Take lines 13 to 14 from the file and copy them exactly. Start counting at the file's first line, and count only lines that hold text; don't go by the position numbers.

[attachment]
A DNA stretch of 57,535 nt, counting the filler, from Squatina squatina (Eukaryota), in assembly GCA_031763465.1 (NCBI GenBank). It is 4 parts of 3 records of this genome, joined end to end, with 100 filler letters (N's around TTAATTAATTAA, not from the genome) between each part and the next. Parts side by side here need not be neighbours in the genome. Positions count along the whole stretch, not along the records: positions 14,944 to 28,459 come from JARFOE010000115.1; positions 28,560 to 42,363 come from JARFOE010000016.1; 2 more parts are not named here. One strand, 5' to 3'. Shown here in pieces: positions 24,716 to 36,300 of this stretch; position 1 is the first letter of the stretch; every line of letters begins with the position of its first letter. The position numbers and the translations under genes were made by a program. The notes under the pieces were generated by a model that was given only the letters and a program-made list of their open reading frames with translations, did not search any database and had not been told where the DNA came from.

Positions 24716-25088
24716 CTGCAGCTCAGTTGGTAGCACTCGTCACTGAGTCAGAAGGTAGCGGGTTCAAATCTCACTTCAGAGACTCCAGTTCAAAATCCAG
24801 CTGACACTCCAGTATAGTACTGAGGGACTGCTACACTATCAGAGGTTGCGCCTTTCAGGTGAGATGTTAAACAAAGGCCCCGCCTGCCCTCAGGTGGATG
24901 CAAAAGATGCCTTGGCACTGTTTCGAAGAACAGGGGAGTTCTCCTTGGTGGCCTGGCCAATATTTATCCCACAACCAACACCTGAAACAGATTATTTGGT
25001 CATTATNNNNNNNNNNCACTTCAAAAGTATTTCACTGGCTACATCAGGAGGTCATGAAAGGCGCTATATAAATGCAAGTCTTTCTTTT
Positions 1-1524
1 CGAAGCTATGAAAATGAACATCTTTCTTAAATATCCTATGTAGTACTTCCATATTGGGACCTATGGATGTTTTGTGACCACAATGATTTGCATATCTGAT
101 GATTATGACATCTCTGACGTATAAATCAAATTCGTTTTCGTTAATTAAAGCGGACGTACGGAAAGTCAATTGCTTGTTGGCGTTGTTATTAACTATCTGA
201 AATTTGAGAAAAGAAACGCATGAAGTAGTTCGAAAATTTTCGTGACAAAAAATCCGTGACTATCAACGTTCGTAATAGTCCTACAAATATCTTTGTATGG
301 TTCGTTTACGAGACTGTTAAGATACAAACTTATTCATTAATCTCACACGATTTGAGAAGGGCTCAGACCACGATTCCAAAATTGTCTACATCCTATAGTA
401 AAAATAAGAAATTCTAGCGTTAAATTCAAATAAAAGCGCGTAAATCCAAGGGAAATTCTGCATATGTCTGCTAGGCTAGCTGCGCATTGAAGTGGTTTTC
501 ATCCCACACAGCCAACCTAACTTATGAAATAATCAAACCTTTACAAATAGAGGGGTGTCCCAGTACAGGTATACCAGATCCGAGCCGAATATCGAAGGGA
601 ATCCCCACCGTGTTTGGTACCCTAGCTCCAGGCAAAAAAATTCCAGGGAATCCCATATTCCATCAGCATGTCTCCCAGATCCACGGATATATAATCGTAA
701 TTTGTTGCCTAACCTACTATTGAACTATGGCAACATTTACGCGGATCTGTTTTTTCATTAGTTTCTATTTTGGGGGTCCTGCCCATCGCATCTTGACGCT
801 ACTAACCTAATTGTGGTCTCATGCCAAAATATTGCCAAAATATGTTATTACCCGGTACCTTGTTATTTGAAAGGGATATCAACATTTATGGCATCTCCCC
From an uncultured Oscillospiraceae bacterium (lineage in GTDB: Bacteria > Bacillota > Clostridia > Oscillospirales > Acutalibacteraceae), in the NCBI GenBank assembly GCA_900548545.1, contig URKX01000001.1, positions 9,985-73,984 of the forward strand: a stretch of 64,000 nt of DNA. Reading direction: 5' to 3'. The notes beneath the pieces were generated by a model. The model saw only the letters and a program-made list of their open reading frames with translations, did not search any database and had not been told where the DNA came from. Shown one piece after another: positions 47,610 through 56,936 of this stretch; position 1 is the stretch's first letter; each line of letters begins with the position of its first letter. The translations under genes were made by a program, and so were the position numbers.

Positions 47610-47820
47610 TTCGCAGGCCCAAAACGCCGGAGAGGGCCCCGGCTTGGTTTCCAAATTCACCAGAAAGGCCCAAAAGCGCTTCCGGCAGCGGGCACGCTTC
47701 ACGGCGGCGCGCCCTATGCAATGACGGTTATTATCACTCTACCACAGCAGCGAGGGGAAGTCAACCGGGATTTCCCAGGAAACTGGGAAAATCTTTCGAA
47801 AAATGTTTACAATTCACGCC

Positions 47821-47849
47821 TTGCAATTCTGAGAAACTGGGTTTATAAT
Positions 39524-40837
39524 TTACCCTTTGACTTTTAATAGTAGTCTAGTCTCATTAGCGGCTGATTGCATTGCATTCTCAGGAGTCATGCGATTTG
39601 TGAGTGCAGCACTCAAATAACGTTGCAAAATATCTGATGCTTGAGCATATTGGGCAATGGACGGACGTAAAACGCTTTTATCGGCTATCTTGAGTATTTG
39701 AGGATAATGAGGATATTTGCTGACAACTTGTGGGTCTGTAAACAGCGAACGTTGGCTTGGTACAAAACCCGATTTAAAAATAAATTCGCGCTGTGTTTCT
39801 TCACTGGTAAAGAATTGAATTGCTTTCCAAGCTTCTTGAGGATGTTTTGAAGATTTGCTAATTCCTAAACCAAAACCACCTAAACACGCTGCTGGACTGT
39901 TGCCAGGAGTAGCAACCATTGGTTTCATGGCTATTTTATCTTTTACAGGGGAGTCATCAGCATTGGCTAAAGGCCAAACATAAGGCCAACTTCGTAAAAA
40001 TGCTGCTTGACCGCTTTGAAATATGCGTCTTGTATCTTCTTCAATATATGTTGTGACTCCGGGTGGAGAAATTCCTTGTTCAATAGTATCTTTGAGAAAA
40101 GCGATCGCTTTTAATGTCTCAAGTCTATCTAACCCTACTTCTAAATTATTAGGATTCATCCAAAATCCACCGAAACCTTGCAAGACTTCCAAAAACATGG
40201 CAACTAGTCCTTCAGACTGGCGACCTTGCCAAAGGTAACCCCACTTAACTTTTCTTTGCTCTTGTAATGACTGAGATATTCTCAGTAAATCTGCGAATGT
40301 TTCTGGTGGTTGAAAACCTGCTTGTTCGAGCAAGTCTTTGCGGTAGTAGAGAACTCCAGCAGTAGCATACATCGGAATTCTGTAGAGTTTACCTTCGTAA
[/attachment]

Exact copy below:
501 ATCCCACACAGCCAACCTAACTTATGAAATAATCAAACCTTTACAAATAGAGGGGTGTCCCAGTACAGGTATACCAGATCCGAGCCGAATATCGAAGGGA
601 ATCCCCACCGTGTTTGGTACCCTAGCTCCAGGCAAAAAAATTCCAGGGAATCCCATATTCCATCAGCATGTCTCCCAGATCCACGGATATATAATCGTAA